It became more of the truth when, in recent years, scientists have done MRI scans on participants, providing them with a live view of the activity of the brain, further supporting the theory. If you are still skeptical about whether lucid dreaming is real, there is always the option of trying it for yourself.
How to Lucid Dream
If you are not one of the lucky 20% of the population that reportedly lucid dreams naturally, you may need a little help in inducing it and experiencing it for yourself. The first thing that you need to do is practice mindfulness while you are awake.
The main reason why so many of us aren’t able to lucid dream is that we are more like robots throughout the day. Being in autopilot for the majority of the time, we are barely able to differentiate reality and make-believe when it is right in our face.
Mindfulness brings you into the present moment and allows you to incorporate awareness into your daily life, making it easier to achieve while you are sleeping. Keeping a dream journal is also a great way to start so you can keep track of what is happening in your dreams, bringing even more awareness. It’s best to write them down as soon as you wake up to ensure you don’t forget.
The next thing to do when it is near the time that you are going to sleep is to meditate before bed. This calms the mind and puts you in a state of relaxation. It will be much harder to accomplish the task if you are entering the dream state anxious, nervous, or with any other negative emotion.
After that, ensure that you have two alarms set on your phone, one to wake you up 3 to 6 hours ahead to wake you up right at the lightest stage of sleep, depending on your sleeping cycle, and the other 5 to 10 minutes after the first with very soft nature sounds.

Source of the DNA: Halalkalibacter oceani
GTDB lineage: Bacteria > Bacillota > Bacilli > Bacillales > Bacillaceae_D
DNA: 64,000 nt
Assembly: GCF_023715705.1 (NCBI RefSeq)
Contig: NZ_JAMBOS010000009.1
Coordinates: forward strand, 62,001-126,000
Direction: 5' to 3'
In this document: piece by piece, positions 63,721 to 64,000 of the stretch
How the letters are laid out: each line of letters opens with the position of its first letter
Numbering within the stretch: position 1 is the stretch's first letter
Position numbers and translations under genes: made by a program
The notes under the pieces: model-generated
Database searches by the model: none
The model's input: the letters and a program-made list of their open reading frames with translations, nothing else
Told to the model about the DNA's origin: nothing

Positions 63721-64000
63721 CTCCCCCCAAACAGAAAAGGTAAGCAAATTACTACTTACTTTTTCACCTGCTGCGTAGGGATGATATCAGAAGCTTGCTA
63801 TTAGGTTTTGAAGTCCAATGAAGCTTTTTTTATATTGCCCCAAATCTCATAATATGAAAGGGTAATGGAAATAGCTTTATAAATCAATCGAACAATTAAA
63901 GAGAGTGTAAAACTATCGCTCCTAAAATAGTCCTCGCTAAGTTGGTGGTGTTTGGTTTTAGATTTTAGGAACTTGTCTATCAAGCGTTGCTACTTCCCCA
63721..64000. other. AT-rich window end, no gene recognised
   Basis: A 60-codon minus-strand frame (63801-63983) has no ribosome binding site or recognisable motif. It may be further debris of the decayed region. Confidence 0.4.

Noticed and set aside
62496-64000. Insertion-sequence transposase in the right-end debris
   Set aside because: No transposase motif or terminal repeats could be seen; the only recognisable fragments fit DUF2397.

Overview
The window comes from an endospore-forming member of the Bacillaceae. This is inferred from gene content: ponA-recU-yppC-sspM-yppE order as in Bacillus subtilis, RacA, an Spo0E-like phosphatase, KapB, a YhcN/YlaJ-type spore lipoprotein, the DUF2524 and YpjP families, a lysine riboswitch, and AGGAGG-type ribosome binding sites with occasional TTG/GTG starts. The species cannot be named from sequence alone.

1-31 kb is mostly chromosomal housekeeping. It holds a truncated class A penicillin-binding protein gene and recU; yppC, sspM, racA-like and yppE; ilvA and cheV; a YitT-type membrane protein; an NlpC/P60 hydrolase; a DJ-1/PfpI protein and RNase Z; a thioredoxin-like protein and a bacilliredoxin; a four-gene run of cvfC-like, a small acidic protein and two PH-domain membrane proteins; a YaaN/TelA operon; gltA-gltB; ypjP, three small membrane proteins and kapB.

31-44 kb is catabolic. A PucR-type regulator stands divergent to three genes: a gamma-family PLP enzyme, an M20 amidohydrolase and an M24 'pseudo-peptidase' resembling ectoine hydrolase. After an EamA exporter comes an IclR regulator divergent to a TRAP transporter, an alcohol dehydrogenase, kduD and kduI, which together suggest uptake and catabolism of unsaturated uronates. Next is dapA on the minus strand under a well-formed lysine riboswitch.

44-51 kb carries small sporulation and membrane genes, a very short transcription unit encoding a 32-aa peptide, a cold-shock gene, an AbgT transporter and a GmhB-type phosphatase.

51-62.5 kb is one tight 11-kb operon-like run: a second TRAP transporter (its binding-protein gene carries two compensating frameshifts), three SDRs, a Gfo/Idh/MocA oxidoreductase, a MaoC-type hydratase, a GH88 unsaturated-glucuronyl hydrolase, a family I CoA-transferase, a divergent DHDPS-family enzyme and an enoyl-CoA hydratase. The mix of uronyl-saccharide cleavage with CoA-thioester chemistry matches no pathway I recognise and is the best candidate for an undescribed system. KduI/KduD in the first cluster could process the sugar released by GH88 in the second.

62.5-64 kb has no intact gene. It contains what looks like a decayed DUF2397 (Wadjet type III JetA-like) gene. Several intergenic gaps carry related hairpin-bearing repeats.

After the first alarm goes off, go back to sleep. Before doing so, reaffirm to yourself that when the second alarm goes off, you will be in a lucid dream. When the second goes off, you will slowly move away from the noise while continuing to affirm that you are dreaming, holding onto the awareness, and then it will eventually happen.
This method is called the Rausis method, created by the psychotherapist John Rausis. The great thing about lucid dreaming is that there are many tried and true methods out there to choose from, so even if this one may not work for you, there are others to try out to be able to prove this phenomenon for yourself.
With the amount of scientific evidence that has been developed in the last few decades, lucid dreaming has been proven to be a real phenomenon that a wide variety of people experience, whether they are aware of it or not. Even if these solid scientific findings are not enough for you, there are thankfully many methods and teachings out there from seasoned lucid dreamers themselves.
Be sure to do your own research on the benefits of lucid dreaming, as there are many other reasons to try it out than to prove that it is real. We hope that this article was helpful to you in learning more about lucid dreaming.